This is very debatable and for good reason. A shed base needs to be high enough off the ground to have proper airflow to prevent future damage from occurring. Thus we will be looking into the hows and the whys within this article on how to elevate your shed and with which materials.
A Shed does not need to be elevated off the ground by law, however, the base of the shed needs to be sufficiently ventilated to prevent rot. Ventilation helps get rid of all the moisture from under the shed and keeps it as dry as possible to avoid mold and rot from setting in.
Every method has its pros and cons, but here are a few of the most trusted ways to elevate your shed and ensure proper airflow.
Type Of Shed Base Joists
There are a few different types of shed bases, some have small joists, and others have big joists. Then there are sheds consisting only of walls and a roof. Therefore, the shed will be placed directly onto the gravel or concrete pad that was laid for it.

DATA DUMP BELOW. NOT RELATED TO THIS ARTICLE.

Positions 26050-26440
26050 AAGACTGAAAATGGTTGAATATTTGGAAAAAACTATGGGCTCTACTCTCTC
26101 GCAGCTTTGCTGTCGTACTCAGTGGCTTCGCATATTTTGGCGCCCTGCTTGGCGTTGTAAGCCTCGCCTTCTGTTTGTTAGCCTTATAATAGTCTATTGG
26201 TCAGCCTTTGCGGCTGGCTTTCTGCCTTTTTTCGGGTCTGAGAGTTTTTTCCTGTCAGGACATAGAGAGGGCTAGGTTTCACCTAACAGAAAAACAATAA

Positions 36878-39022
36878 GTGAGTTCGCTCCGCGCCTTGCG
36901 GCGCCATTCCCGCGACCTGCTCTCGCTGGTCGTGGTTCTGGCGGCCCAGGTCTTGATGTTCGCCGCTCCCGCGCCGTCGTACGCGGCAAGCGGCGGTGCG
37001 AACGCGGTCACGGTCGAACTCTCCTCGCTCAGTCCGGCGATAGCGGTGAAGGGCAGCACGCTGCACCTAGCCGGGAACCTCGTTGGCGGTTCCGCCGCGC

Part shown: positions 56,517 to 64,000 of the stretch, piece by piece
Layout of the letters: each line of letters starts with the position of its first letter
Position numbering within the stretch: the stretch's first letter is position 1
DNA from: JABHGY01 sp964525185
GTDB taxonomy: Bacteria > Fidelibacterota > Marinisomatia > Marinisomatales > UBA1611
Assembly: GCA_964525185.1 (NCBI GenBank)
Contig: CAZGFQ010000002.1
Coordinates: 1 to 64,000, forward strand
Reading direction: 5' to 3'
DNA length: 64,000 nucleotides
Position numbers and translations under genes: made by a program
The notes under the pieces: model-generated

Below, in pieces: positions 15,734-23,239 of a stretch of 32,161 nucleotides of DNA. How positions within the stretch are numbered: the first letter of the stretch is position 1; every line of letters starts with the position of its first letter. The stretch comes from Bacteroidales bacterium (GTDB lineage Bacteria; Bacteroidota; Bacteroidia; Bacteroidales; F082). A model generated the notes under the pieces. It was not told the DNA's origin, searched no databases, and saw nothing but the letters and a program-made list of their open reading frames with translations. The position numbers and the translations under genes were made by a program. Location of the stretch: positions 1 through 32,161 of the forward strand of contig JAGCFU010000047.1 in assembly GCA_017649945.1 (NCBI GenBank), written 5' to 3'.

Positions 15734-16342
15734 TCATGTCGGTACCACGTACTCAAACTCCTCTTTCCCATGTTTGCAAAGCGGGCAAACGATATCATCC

These sheds are normally built with some form of plastic for weathering purposes. But they tend to be very small and you can’t store much more than your garden equipment.
Bigger sheds like lumber or metal sheds should include a shed base, so you’ll need to make sure that the joist sizes match up to the shed base you’re planning on purchasing/building.
Depending on what you’ll store in the shed, make sure the joists of the base are strong enough to support its weight without bending the base over time.